I have seen a lot of mobile phone apps that just open a web page without the controls. Just the page.

I am looking for guidance and links to start something simple like this.

  • 12
    I don't understand the down votes. It seems like a reasonable question to ask. In fact our customers ask for this all the time. So what am I missing that makes this question get down votes? Not picking a fight, just curious. Peace. Nov 12, 2011 at 4:10
  • 1
    I didn't downvote. But you are asking for help making an app that will currently get rejected by Apple and Microsoft. Not good for your customers. Maybe if you ask about doing this specifically just for your own personal use, or maybe wanting to add some features beyond just a web page?
    – hotpaw2
    Nov 12, 2011 at 6:39
  • Is this all your app is doing or do you just need to show a webpage within your application at some point? Nov 12, 2011 at 7:48
  • 1
    @hotpaw2 Yes, but just because the answer is "you can't do that" doesn't mean the question is unclear or not useful (= my understanding of what a down vote means). It's not my question (OP = @ntopia) but as a consultant I get some form of the question frequently from customers. It's a useful question, but the answer is "no." So again, I don't understand the down votes. Nov 12, 2011 at 12:44
  • 6
    Because as aweosme as stackoverflow is, people's scores have a tendency to facilitate a 'know-it-all' syndrome. "Why do you want to do this? YOu should do it like this..." But of course, sometimes people do unconventional things for the RIGHT reasons... Who says it needs to be approved by marketplace!?!?!
    – Sandwich
    May 2, 2013 at 23:43

6 Answers 6


If you would like to wrap a website in Android you may do so with this code, from Roskvist

package com.webview;
import android.app.Activity;
import android.os.Bundle;
import android.view.Window;
import android.webkit.WebView;

public class WebViewTest extends Activity {

    WebView browserView;
    /** Called when the activity is first created. */
    public void onCreate(Bundle savedInstanceState) {

        //Removes the title bar in the application

        //Creation of the Webview found in the XML Layout file
        browserView = (WebView)findViewById(R.id.webkit);

        //Enable Javascripts

        //Removes both vertical and horizontal scroll bars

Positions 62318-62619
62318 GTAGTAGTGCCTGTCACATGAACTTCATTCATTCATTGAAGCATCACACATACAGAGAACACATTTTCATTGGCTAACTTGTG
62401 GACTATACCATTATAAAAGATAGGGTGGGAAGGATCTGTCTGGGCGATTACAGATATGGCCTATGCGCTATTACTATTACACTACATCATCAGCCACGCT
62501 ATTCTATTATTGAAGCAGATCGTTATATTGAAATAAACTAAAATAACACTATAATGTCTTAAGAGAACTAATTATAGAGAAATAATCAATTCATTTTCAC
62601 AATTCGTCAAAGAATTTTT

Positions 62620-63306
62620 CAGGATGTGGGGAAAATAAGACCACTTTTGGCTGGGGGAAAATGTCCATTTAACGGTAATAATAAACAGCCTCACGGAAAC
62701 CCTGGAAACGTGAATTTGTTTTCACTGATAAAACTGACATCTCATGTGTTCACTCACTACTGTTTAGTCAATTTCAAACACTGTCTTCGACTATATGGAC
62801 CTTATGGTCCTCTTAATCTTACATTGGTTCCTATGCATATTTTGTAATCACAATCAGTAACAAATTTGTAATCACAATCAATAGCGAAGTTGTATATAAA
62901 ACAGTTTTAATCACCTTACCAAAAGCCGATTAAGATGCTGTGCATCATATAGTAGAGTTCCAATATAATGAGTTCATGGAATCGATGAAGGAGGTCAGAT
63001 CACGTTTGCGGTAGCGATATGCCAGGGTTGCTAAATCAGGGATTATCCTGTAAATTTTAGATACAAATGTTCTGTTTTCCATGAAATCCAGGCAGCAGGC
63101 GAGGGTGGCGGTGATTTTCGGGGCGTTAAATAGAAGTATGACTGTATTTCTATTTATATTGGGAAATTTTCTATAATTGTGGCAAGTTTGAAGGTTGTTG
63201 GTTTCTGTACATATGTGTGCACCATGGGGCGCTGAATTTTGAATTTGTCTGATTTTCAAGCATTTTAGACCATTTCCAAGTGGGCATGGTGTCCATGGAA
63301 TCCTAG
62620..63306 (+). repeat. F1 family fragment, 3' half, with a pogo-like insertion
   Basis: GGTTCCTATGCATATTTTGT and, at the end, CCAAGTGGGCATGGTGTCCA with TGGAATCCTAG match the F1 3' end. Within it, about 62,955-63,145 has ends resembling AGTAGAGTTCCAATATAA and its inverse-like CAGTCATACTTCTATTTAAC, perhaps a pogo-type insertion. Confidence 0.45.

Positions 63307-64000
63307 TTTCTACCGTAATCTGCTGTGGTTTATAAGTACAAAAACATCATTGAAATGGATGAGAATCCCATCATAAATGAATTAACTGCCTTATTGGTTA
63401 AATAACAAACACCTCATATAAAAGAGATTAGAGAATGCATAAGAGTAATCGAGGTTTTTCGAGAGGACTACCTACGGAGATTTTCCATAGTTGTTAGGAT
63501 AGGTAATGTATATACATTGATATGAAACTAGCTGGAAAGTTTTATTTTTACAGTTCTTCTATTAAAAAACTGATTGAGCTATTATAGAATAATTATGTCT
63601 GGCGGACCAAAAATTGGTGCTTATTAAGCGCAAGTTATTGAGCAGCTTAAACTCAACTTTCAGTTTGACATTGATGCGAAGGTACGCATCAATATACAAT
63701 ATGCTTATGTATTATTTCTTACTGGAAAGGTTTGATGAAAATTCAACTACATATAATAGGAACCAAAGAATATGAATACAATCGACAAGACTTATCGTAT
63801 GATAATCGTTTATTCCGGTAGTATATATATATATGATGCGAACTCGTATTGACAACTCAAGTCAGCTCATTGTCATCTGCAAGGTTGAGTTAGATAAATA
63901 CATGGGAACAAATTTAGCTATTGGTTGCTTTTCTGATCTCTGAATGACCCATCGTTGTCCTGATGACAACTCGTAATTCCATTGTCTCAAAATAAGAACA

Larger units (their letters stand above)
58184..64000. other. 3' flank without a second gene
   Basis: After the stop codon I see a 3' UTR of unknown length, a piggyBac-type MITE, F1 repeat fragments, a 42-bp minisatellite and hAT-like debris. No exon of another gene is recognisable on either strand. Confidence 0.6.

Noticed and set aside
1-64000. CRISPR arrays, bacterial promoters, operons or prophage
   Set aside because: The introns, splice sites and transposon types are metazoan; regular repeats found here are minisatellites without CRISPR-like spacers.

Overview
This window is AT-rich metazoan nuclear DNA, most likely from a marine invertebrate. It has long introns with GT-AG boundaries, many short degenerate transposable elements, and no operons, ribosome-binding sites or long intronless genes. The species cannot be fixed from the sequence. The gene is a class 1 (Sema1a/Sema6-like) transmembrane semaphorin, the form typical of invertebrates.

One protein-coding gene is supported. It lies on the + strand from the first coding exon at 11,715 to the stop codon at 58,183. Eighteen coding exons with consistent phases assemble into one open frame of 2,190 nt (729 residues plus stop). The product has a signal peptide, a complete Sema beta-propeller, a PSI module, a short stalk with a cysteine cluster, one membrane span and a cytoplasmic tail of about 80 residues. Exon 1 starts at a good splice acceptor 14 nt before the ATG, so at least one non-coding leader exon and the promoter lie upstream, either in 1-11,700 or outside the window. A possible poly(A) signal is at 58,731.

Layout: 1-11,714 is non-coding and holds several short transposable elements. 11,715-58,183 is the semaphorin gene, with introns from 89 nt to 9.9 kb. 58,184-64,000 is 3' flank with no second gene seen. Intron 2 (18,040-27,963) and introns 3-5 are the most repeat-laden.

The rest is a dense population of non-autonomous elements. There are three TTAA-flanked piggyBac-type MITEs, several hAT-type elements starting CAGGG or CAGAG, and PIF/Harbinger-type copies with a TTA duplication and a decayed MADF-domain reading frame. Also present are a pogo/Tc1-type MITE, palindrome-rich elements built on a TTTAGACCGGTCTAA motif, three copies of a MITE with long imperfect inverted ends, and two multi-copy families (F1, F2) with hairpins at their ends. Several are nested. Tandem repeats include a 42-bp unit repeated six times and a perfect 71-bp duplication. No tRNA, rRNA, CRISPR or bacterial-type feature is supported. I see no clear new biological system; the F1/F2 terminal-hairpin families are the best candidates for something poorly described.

//The website which is wrapped to the webview


And here's the main.xml contents

<?xml version="1.0" encoding="utf-8"?>
<RelativeLayout xmlns:android="http://schemas.android.com/apk/res/android"
    android:id = "@+id/webkit"


You would then have to compile and load it to your device via USB.

  • Google Play doesn't approve apps.
    – tupakapoor
    Mar 16, 2017 at 15:45
  • Indeed, as stated in the last line of this answer "Google Play would be unlikely to approve such an app."
    – Sandwich
    Mar 22, 2017 at 0:12
  • 1
    That statement, "Google Play would be unlikely to approve such an app.", implies Google Play would disprove of such an app. Therefore implying that it wouldn't be able to be in the store. Google Play would be unlikely to approve ANY app, because they don't approve apps. There is no approval process.
    – tupakapoor
    Apr 6, 2017 at 4:53
  • Ah, when this was written, Google Play had "Quality Guidelines" and at the time an app like this did not meet them. Thanks for the information
    – Sandwich
    Apr 6, 2017 at 15:02

If I understand what you're asking for, on Windows Phone 7 you cannot get such an application approved in the Microsoft Marketplace. Section 2.10 of the Application Certification Requirements for Windows Phone says "Your application must have distinct, substantial and legitimate content and purpose. Your application must provide functionality other than launching a webpage."

A colleague of mine recently had a similar style application rejected by Apple for just that reason.

I think that on both platforms you may have been able to get these kinds of applications accepted in the past, but no longer.

  • What about an hybrid aproach? Having a left menu with some filtering options of an online-shop invoking a new request using get or post. Or saving login informations in the app and setting the web session on startup?
    – djmj
    Apr 5, 2014 at 2:21
  • 2
    Here's an updated link for the requirements. This is still section 2.10 so read that carefully. Caching login credentials does not seem to me to be distinct content or purpose. In general, I would advise against trying to cut corners or get too "cute" when meeting application guidelines. Make it a true hybrid app and you are probably good, a superficial hybrid is going to be a tough sell. msdn.microsoft.com/en-us/library/windowsphone/develop/… Apr 7, 2014 at 18:06
  • Here is Apples position to simple web wrappers: developer.apple.com/app-store/review/guidelines/…
    – Atan
    Feb 5, 2018 at 13:03

For iOS/iPhone, you can encapsulate a web app or web page inside an app's bundle, and display the site inside a full-height UIWebView. To add non-HTML5 features (which may be required for Apple to approve the app for their App store distribution), you can trap custom URLs via the shouldStartLoadWithRequest: delegate method and handle them with native Object C code.


There's a lot of general information out there in regards to Regular Webapps vs hybrid apps (web but designed for mobile) vs mobile apps (client software). What you're probably looking for is just typical HTML5 or mobile compliant web code.

For android, this is a good read: http://developer.android.com/guide/webapps/index.html


For android, you will want to use a WebView.


If you are not a programmer and you're looking for a quick fix, nativator.io is the go-to wrapper, it offers most native features and support both android and ios.


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